As I understand it, the Rock & Roll Hall of Fame band Van Halen had a rule for their concerts: in the dressing rooms, there were to be bowls of M&M's with the brown ones removed.
When I first heard of this, I thought it was petty to the extreme. But then I heard the reasoning: it was about the host's attention to detail. If they can't get something so simple as removing brown M&M's right, could they screw up details like lighting, sound, and stage construction?
I think of the "Brown M&M Standard" frequently. For instance...
George Will writes of a court case in which three airlines are defending their right to tell their customers how much their ticket prices are consumed by taxes (hat tip: Cafe Hayek).
Is this censorship destroying the country? No.
Is it bankrupting us? No.
Are babies dying because of this? No.
In the grand scheme, it seems like a stupid, but relatively insignificant, regulation.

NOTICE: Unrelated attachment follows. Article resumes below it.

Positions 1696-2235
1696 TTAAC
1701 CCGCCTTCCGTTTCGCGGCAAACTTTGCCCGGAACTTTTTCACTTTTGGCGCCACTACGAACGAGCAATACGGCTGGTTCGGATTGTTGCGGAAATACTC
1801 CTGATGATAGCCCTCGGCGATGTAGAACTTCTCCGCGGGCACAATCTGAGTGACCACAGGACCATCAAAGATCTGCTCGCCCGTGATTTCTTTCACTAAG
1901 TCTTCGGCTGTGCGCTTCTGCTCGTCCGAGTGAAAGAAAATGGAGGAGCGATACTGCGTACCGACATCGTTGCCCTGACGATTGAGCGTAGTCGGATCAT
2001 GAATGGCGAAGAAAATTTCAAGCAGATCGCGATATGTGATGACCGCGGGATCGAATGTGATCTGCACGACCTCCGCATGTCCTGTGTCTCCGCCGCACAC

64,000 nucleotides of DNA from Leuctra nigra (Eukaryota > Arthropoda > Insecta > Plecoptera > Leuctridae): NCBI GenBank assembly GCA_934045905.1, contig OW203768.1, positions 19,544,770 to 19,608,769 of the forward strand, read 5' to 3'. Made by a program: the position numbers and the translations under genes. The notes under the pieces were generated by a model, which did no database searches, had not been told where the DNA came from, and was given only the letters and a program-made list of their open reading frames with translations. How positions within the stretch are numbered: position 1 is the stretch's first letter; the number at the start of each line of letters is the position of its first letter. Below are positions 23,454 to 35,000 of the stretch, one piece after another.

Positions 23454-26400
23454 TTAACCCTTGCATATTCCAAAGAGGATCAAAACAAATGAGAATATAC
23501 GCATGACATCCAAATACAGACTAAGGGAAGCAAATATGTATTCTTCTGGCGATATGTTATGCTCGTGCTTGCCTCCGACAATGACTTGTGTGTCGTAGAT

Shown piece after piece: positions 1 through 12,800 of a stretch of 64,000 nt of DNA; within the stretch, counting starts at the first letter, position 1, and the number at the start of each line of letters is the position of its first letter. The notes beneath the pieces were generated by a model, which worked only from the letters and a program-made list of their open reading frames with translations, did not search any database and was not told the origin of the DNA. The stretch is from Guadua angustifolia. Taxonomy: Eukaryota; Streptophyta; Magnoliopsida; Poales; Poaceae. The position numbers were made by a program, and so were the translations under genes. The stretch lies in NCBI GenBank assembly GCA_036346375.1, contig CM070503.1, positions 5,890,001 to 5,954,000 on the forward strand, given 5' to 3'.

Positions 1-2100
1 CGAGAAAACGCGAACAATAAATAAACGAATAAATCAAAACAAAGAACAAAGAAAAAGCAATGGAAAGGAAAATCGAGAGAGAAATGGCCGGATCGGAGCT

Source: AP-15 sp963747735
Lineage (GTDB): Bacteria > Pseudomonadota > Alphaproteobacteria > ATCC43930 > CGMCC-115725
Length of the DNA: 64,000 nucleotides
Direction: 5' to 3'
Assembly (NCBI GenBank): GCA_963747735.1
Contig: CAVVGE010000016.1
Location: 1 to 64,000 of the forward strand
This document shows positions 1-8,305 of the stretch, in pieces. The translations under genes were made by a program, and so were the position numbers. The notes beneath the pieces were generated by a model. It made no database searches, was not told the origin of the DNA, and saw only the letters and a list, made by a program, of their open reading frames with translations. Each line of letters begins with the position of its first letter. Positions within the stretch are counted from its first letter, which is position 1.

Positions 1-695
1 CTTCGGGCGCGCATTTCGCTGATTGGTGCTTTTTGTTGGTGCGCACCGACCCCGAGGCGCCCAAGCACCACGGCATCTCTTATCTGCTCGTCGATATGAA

On the other hand, it seems to me to have enormous implications.
Because it is clearly immoral and unconstitutional. Someone who thinks a "government" has the right to censor "commercial speech" is like a concert promoter who doesn't accommodate Van Halen's brown M&M request.
While it doesn't seem like a big deal on the surface, it comes down to this: If you really think the government can censor an airline's attempt to tell customers how much they're paying in taxes, you have a mentality that is destroying the country. If you can't think clearly about this simple issue, what does it say about your judgement on larger, more "significant" public policy matters?